Mac Defender threat is ‘no surprise’


The Mac Defender fake anti-virus threat should come as no surprise, given the sharp rise in attempts on Apple Mac systems, according to security experts.

Many Mac users have been duped into downloading the fake software, which has spread thanks to SEO poisoning attacks.

The perpetrators convinced users their systems were infected and needed protection, asking them to download the Mac Defender application for a fee.

Mac Defender also automatically opened web pages for pornographic sites, most likely to convince the user their system was infected, security firm Intego explained in a blog post.

This kind of attack has plagued Windows systems for years, but the fact it has targeted Macs should not shock anyone, said David Emm, senior security researcher at Kaspersky Lab.

"This is not a surprise as the number of Mac-specific threats, while very small compared to those targeting Windows systems, has been growing rapidly over the last two years," Emm told IT PRO.

"Given the success of cyber criminals' rogue anti-virus programs, the emergence of rogue anti-virus programs for the Mac platform comes as no surprise."

Security professionals have increasingly called for Mac users to be more vigilant, as more and more cyber criminals turn their attention to the platform.

The days when Macs were considered highly secure on their own appear to be at an end, many in the industry have said.

This isn't actually the first fake AV to target Mac users, though it's easily the most successful.

Earlier this month, what was believed to be the first ever Mac OS X crimeware kit was spotted.

However, attacks on Mac users have largely relied on tricking users rather than exploiting systems themselves, as Mac Defender did, said chief executive of Small Blue-Green World, David Harley.

"This isn't actually the first fake AV to target Mac users, though it's easily the most successful," said Harley, who is also administrator of his company's Mac Virus blog.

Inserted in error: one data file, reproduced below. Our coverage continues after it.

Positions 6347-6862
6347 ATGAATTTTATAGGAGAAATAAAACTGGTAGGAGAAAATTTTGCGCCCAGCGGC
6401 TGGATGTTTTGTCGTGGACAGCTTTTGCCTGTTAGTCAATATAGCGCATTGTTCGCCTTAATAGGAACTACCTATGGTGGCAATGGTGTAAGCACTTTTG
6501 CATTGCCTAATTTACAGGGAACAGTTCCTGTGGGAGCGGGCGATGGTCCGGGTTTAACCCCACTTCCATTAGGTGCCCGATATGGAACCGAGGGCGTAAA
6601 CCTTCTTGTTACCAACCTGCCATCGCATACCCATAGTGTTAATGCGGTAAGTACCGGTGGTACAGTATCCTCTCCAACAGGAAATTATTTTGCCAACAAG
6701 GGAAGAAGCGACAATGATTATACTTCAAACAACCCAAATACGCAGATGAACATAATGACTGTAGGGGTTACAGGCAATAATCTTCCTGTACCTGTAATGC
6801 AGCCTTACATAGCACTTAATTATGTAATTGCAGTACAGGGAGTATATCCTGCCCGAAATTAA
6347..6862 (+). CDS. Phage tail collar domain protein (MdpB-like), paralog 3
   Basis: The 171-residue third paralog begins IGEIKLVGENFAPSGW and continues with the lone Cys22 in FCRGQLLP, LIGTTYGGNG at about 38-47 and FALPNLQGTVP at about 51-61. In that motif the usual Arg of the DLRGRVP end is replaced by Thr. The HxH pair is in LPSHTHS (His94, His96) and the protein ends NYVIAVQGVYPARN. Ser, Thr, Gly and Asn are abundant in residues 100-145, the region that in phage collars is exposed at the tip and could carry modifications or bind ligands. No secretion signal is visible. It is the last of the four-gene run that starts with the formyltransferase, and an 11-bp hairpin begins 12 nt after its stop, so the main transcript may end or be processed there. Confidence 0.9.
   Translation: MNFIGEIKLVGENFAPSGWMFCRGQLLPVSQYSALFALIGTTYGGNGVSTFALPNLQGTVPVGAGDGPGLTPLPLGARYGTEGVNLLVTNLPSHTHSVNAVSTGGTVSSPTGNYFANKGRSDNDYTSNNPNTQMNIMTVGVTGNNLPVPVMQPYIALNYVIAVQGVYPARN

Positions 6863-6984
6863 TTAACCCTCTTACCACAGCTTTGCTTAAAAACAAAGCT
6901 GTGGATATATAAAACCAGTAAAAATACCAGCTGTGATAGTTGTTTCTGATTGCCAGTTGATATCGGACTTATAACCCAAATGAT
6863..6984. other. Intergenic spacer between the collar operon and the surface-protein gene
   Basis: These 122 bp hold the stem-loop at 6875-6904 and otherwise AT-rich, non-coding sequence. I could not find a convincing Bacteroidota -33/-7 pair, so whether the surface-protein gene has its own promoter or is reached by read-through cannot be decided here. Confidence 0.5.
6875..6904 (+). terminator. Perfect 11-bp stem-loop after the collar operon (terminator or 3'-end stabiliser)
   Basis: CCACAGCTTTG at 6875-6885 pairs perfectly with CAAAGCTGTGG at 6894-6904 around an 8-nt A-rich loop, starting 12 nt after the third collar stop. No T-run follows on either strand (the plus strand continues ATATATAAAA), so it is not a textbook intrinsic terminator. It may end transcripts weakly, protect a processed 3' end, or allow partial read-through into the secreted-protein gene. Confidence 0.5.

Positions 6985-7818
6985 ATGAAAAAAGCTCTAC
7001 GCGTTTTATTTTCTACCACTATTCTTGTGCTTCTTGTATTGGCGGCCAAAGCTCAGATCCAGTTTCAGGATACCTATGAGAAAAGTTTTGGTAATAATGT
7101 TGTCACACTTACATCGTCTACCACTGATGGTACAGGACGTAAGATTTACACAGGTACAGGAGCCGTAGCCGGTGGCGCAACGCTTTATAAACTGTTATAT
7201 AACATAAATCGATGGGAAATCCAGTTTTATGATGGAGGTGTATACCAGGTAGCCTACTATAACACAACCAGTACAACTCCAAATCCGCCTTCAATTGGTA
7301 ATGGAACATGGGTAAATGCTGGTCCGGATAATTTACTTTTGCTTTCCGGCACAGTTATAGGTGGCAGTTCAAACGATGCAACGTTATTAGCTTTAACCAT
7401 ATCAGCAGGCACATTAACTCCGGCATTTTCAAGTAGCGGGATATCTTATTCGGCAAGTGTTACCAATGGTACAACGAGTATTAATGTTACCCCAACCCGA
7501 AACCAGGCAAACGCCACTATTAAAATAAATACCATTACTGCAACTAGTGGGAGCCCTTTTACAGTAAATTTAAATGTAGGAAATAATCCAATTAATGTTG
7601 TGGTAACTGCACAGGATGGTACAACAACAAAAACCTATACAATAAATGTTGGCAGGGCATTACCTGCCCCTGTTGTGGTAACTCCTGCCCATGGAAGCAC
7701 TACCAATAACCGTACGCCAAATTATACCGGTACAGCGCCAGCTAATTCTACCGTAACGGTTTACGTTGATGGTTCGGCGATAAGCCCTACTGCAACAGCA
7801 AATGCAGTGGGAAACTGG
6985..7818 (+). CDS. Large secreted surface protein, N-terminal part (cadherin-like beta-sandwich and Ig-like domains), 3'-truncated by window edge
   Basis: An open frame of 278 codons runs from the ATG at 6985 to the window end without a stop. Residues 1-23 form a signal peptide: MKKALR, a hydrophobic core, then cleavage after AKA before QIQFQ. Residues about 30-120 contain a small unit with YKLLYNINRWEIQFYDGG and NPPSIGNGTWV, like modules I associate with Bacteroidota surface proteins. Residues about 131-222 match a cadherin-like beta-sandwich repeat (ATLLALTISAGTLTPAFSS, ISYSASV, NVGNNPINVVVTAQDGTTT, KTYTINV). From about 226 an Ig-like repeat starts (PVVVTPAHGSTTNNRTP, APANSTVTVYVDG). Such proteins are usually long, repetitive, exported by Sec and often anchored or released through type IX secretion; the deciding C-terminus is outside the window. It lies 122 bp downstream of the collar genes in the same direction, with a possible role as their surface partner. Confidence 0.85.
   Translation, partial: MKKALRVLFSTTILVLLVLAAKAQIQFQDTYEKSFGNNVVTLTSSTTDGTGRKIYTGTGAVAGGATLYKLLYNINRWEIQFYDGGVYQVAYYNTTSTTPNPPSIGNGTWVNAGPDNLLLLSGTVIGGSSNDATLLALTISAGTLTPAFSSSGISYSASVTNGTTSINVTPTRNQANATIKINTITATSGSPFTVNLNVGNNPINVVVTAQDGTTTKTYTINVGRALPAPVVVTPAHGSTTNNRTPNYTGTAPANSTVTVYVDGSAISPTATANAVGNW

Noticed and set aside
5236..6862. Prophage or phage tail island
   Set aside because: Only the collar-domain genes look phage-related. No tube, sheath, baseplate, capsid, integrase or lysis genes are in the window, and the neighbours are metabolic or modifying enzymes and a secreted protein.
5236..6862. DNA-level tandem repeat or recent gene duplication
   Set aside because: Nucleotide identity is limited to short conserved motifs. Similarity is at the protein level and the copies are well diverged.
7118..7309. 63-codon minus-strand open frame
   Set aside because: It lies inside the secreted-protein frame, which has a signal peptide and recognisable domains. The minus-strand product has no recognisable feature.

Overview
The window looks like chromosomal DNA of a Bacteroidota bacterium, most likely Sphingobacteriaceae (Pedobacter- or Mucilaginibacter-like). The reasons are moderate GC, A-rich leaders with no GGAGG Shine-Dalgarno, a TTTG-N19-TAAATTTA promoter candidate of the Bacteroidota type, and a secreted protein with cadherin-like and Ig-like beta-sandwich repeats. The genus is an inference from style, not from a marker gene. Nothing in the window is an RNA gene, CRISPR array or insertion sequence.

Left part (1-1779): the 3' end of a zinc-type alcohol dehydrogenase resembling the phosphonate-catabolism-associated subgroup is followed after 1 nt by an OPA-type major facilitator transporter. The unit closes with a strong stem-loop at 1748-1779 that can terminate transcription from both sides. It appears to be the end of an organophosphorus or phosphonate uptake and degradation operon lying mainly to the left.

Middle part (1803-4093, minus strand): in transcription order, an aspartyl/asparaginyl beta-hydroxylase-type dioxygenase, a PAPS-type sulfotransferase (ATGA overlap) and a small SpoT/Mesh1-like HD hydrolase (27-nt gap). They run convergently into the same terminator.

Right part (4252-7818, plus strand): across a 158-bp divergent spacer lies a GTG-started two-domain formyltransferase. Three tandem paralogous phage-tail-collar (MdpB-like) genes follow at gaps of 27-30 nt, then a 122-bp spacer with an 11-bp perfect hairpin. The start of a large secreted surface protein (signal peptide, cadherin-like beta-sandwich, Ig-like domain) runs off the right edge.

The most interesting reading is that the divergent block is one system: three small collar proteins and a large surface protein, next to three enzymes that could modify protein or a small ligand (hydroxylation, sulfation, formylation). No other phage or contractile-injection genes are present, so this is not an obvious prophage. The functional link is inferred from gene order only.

"There have always been Mac threats, though OS X virtually eliminated the virus problem. What OS threats there are target users rather than the operating system: that is, they normally rely on social engineering rather than vulnerabilities in the OS."

Emm agreed the Mac Defender attack did not exploit any actual vulnerabilities within the Mac OS, although this was standard in fake anti-virus attacks.

"Like any rogue anti-virus program, the danger lies not in the impact the program has on the system (though we know from experience that they aren't easy to remove manually), but in the fact that people are tricked into parting with their money to remove threats that aren't really there," Emm added.

"To defend against these programs, people should avoid the temptation to click on random pop-ups or buttons that purportedly claim to detect and/or clean malware, and should proactively install internet security software to block such programs."

Tom Brewster

Tom Brewster is currently an associate editor at Forbes and an award-winning journalist who covers cyber security, surveillance, and privacy. Starting his career at ITPro as a staff writer and working up to a senior staff writer role, Tom has been covering the tech industry for more than ten years and is considered one of the leading journalists in his specialism.

He is a proud alum of the University of Sheffield where he secured an undergraduate degree in English Literature before undertaking a certification from General Assembly in web development.